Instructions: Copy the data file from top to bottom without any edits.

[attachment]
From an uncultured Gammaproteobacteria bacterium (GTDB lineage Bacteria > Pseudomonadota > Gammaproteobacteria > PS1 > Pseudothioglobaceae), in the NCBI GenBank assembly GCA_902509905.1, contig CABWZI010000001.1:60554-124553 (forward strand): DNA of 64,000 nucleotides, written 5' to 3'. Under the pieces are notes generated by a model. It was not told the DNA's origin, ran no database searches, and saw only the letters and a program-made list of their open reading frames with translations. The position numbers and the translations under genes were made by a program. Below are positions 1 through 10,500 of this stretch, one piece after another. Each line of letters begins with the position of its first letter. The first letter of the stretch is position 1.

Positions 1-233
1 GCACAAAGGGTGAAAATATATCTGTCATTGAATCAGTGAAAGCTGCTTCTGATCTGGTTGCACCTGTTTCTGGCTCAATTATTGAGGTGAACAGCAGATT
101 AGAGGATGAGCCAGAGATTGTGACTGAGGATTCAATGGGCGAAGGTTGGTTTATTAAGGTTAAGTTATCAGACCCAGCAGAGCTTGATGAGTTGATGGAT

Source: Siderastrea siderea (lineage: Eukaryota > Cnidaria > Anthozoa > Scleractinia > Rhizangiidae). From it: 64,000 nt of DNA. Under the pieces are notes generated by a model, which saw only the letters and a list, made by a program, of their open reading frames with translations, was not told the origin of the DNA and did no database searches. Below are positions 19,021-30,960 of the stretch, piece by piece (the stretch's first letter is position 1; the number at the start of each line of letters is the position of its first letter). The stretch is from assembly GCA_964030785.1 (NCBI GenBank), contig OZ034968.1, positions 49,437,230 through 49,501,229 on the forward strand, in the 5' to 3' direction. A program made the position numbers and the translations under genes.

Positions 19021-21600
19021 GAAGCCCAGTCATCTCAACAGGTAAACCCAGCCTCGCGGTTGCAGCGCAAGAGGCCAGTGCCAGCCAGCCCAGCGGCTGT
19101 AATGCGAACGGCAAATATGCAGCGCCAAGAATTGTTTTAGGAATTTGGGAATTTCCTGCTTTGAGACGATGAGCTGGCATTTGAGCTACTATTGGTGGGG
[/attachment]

From an uncultured Gammaproteobacteria bacterium (GTDB lineage Bacteria > Pseudomonadota > Gammaproteobacteria > PS1 > Pseudothioglobaceae), in the NCBI GenBank assembly GCA_902509905.1, contig CABWZI010000001.1:60554-124553 (forward strand): DNA of 64,000 nucleotides, written 5' to 3'. Under the pieces are notes generated by a model. It was not told the DNA's origin, ran no database searches, and saw only the letters and a program-made list of their open reading frames with translations. The position numbers and the translations under genes were made by a program. Below are positions 1 through 10,500 of this stretch, one piece after another. Each line of letters begins with the position of its first letter. The first letter of the stretch is position 1.

Positions 1-233
1 GCACAAAGGGTGAAAATATATCTGTCATTGAATCAGTGAAAGCTGCTTCTGATCTGGTTGCACCTGTTTCTGGCTCAATTATTGAGGTGAACAGCAGATT
101 AGAGGATGAGCCAGAGATTGTGACTGAGGATTCAATGGGCGAAGGTTGGTTTATTAAGGTTAAGTTATCAGACCCAGCAGAGCTTGATGAGTTGATGGAT

Source: Siderastrea siderea (lineage: Eukaryota > Cnidaria > Anthozoa > Scleractinia > Rhizangiidae). From it: 64,000 nt of DNA. Under the pieces are notes generated by a model, which saw only the letters and a list, made by a program, of their open reading frames with translations, was not told the origin of the DNA and did no database searches. Below are positions 19,021-30,960 of the stretch, piece by piece (the stretch's first letter is position 1; the number at the start of each line of letters is the position of its first letter). The stretch is from assembly GCA_964030785.1 (NCBI GenBank), contig OZ034968.1, positions 49,437,230 through 49,501,229 on the forward strand, in the 5' to 3' direction. A program made the position numbers and the translations under genes.

Positions 19021-21600
19021 GAAGCCCAGTCATCTCAACAGGTAAACCCAGCCTCGCGGTTGCAGCGCAAGAGGCCAGTGCCAGCCAGCCCAGCGGCTGT
19101 AATGCGAACGGCAAATATGCAGCGCCAAGAATTGTTTTAGGAATTTGGGAATTTCCTGCTTTGAGACGATGAGCTGGCATTTGAGCTACTATTGGTGGGG